Meanwhile, Eddie "Moo Shoes" Shu has been summoned by his Uncle Ho to help save his opium den from Squid Kid Tang, a vicious gangster who is determined to retrieve a priceless relic: an ancient statue of the powerful Rain Dragon that Ho stole from one of the fighting tongs 40 years earlier. And if Eddie blows it, he just might call down the wrath of that powerful magical creature on all of Fog City.
Strap yourselves in for a bit of the old razzmatazz, ladies and gentlemen. It's Christopher Moore time.
“Lark Ascending” by Silas House
With fires devastating much of America, Lark and his family first leave their home in Maryland for Maine. But as the country increasingly falls under the grip of religious nationalism, it becomes clear that nowhere is safe, not just from physical disasters but also persecution. The family secures a place on a crowded boat headed to Ireland, the last place on earth rumored to be accepting American refugees.
Upon arrival, it turns out that the safe harbor of Ireland no longer exists either — and Lark, the sole survivor of the trans-Atlantic voyage, must disappear into the countryside. As he runs for his life, Lark finds two equally lost and desperate souls: one of the last remaining dogs, who becomes his closest companion, and a fierce, mysterious woman in search of her lost son. Together they form a makeshift family and attempt to reach Glendalough, a place they believe will offer protection. But can any community provide the safety that they seek?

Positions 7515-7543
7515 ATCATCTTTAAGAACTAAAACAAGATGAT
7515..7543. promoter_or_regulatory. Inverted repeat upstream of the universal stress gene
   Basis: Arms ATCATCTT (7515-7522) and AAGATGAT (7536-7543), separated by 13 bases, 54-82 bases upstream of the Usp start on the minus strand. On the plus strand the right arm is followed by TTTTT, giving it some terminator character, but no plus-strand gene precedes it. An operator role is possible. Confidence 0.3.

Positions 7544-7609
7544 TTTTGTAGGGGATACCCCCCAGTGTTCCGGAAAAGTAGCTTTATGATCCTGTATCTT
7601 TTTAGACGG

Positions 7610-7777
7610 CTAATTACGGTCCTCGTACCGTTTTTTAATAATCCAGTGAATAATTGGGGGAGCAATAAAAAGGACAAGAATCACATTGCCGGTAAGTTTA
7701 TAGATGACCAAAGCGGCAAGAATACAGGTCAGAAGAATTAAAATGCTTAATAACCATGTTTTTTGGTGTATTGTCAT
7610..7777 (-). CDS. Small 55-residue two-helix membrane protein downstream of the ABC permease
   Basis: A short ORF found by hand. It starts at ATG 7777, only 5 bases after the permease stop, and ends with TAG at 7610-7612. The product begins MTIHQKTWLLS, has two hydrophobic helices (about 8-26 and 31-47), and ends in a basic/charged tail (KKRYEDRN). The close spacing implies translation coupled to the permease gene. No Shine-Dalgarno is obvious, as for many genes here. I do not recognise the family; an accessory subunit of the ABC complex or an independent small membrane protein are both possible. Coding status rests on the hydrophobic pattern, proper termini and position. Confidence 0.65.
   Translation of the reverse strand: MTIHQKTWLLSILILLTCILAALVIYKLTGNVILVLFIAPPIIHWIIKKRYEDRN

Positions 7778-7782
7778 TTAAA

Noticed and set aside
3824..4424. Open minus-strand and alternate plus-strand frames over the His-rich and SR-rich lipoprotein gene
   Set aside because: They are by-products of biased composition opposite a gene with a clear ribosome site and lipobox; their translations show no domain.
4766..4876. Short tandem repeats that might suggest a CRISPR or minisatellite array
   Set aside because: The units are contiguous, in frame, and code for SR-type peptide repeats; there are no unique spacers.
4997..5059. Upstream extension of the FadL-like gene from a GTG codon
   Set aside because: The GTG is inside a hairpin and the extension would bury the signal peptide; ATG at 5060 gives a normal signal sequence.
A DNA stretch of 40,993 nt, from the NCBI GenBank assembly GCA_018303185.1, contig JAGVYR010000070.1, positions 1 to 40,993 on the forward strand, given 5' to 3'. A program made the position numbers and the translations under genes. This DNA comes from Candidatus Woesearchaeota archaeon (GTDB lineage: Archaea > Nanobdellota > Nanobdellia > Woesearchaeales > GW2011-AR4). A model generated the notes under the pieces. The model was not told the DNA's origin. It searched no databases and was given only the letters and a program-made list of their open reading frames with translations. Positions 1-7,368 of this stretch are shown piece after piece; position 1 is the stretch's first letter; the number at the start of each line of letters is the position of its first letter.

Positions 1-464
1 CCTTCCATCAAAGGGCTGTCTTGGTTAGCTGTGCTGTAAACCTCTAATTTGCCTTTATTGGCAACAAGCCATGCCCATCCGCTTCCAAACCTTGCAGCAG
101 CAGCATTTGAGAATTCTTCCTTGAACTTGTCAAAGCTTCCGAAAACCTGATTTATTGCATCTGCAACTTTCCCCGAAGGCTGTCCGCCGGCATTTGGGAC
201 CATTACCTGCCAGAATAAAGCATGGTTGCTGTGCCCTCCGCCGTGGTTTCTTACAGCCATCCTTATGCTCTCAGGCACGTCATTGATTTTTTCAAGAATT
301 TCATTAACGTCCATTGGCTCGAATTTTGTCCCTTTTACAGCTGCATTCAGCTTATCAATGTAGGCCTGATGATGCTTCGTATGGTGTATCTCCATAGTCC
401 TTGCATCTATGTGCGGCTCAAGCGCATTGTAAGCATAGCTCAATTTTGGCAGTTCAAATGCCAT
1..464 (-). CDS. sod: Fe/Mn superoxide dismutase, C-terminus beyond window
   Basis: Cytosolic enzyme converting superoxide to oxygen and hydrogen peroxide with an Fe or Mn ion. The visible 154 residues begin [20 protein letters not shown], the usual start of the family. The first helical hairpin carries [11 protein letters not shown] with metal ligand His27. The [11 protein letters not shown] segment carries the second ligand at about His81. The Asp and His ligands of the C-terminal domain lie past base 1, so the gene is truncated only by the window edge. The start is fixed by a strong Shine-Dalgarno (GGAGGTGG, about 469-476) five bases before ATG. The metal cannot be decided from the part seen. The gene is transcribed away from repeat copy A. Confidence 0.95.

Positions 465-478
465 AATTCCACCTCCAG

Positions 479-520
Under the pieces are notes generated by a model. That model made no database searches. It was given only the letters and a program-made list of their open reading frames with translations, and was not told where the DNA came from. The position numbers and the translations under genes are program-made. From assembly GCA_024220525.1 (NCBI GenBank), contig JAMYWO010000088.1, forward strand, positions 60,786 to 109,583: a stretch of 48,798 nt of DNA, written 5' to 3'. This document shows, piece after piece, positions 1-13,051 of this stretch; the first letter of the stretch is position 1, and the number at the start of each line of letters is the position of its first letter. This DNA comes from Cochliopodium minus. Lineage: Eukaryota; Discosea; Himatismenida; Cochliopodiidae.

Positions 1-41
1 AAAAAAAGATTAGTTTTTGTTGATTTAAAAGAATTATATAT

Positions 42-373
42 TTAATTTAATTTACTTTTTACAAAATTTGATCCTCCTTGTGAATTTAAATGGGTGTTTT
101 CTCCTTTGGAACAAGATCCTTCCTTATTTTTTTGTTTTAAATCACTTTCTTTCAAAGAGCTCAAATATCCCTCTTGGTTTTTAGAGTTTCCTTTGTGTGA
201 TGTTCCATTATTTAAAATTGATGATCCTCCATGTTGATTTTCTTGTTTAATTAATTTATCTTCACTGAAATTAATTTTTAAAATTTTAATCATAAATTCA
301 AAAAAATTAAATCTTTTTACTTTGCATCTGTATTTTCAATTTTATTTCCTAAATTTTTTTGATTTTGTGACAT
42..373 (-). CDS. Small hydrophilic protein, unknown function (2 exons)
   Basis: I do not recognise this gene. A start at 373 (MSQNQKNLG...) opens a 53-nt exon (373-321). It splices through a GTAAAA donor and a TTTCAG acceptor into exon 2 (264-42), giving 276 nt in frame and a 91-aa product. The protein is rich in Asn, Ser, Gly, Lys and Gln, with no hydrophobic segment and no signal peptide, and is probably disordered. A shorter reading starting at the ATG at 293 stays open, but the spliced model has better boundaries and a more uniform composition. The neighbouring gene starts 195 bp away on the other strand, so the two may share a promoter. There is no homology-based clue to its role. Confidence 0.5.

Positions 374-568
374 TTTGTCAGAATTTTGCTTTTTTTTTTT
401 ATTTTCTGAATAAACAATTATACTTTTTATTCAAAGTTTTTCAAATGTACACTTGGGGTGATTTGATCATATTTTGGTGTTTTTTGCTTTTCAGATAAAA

“Lark Ascending” is a moving and unforgettable story of friendship and bravery, and even more, a story of the ongoing fight to protect our personal freedoms and find our shared humanity, from a writer at the peak of his powers.
“Crossroads” by Jonathan Franzen
Jonathan Franzen's novels are celebrated for their unforgettably vivid characters and for their keen-eyed take on contemporary America. In “Crossroads,” Franzen ventures back into the past and explores the history of two generations. With characteristic humor and complexity, and with even greater warmth, he conjures a world that resonates powerfully with our own.
A tour de force of interwoven perspectives and sustained suspense, its action largely unfolding on a single winter day, “Crossroads” is the story of a Midwestern family at a pivotal moment of moral crisis. Jonathan Franzen's gift for melding the small picture and the big picture has never been more dazzlingly evident.
“Nightcrawling” by Leila Mottley
Kiara and her brother, Marcus, are scraping by in an East Oakland apartment complex optimistically called the Regal-Hi. Both have dropped out of high school, their family fractured by death and prison. But while Marcus clings to his dream of rap stardom, Kiara hunts for work to pay their rent — which has more than doubled — and to keep the nine-year-old boy next door, abandoned by his mother, safe and fed.
One night, what begins as a drunken misunderstanding with a stranger turns into the job Kiara never imagined wanting but now desperately needs: night crawling. Her world breaks open even further when her name surfaces in an investigation that exposes her as a key witness in a massive scandal within the Oakland Police Department.
“The Actual Star” by Monica Byrne
David Mitchell’s “Cloud Atlas” meets Octavia Butler’s “Earthseed” series, as acclaimed author Monica Byrne (“The Girl in the Road”) spins a brilliant multigenerational saga spanning two thousand years, from the collapse of the ancient Maya to a far-future utopia on the brink of civil war.
“The Actual Star” takes readers on a journey over thousands of years and six continents — collapsing three separate timelines into one cave in the Belizean jungle.